In parallel, high psychosocial stress has been causally associated with low telomerase and shorter telomere length [14]. The mechanisms linking psychosocial stress with low telomerase levels and short telomere length may include activation of the sympathetic nervous system (SNS) and hypothalamic-pituitary-adrenal (HPA) axis, inflammation and oxidative stress [14,15]. Therefore, it may be hypothesized that psychosocial stress contributes to hypertension, at least in part, through effects on neurophysiologic mechanisms which that influence telomerase and telomere length [16]

Meta-analyses of randomized controlled trials of stress reduction with the Transcendental Meditation (TM) technique report reduced blood pressure in African American and white subjects [17,18,19]. Previous studies on the effects of stress reduction, meditation and lifestyle modifications on telomere function have been conducted in patients with prostate cancer and normal subjects [20]. However, to our knowledge, there has been no published study to compare effects of stress reduction and lifestyle modification for hypertension on telomere biology and blood pressure in hypertensive patients. Further, no previous study has investigated these effects in a racial/ethnic population with disparities in hypertension and CVD.

Therefore, the overall objective was to conduct a pilot study to compare effects of a stress reduction-based program to an extensive health education for hypertension on telomerase gene expression, blood pressure, lifestyle and behavioral risk factors in a sample of African American hypertensive men and women.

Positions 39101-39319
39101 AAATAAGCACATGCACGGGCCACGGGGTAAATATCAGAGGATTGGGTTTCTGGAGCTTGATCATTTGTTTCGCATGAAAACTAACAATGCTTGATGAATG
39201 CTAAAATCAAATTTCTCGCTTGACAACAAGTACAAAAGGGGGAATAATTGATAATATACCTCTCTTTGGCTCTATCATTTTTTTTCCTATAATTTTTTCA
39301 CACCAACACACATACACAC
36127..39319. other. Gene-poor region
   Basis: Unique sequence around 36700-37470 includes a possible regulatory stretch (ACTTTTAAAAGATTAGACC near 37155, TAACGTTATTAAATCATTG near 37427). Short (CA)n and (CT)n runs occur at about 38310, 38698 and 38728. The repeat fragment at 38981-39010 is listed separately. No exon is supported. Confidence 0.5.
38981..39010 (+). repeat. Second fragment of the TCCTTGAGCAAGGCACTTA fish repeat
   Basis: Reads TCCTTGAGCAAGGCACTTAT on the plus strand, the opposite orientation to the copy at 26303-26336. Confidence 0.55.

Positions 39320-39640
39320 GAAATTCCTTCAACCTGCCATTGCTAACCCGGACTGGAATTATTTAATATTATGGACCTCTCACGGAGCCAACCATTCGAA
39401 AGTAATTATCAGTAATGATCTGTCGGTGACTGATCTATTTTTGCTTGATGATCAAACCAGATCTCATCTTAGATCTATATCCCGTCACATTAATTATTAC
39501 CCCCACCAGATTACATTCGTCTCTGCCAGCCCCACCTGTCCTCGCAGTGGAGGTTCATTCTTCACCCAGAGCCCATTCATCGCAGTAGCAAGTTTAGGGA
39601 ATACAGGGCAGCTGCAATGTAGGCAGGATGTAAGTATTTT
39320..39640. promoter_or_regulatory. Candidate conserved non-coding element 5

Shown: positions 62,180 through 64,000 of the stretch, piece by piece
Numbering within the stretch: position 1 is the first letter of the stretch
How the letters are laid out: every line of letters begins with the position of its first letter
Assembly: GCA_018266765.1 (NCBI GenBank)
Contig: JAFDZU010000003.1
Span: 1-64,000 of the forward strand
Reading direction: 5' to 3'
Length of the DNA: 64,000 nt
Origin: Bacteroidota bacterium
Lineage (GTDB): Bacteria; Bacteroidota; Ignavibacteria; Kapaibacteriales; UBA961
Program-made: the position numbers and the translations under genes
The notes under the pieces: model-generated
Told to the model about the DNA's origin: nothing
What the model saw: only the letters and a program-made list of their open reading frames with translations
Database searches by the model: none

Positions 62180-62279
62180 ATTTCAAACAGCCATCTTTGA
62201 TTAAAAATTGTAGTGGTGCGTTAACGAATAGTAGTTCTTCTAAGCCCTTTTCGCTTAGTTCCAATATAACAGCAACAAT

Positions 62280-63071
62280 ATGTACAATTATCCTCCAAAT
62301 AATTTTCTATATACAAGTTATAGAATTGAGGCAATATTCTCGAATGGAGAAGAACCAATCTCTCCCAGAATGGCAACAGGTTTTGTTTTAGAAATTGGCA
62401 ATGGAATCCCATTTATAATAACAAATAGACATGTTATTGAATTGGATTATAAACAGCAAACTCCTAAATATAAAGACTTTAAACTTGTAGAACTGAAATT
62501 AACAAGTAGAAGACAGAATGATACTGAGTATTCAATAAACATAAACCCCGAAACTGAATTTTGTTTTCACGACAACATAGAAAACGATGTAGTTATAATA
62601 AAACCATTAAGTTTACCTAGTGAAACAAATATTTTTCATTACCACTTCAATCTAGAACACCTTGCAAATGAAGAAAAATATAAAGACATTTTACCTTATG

Materials and Methods

Design

This study was part of a larger randomized controlled trial on physiological mechanisms of stress reduction and lifestyle modification for hypertension in African Americans. In the parent trial, 152 African American men and women with stage I hypertension were randomly assigned to a Transcendental Meditation-based program plus health education program (stress reduction, SR) or an extensive health education (EHE) program. As shown in the patient flow diagram (Fig 1), 48 of the 152 original randomized subjects (24 per group) volunteered for this ancillary study. All subjects were tested at baseline and after four months. Primary outcomes were expression of the telomerase genes: hTR, hTERT and clinic blood pressure. Secondary outcomes were psychosocial stress factors, dietary intake, body mass index, physical activity and telomere length.

The clinical site was Howard University Medical Center, Washington, DC. The study coordinating center was Maharishi University of Management Research Institute (MUMRI) in Maharishi Vedic City, Iowa. The institutional review boards of Howard University and Maharishi University of Management reviewed and approved the protocols in December 2007, December 2009, and April 2010. Subjects provided written informed consent twice. The first consent was for participation in the parent trial and the second consent was for participation in the telomere biology substudy study. Randomization of subjects into the study arms began in April 2008; data collection was completed in March 2012. There was a brief administrative delay for registration on ClinicalTrials.gov which occurred in May 2008. The overall trial was monitored by an independent data and safety monitoring board.

Participants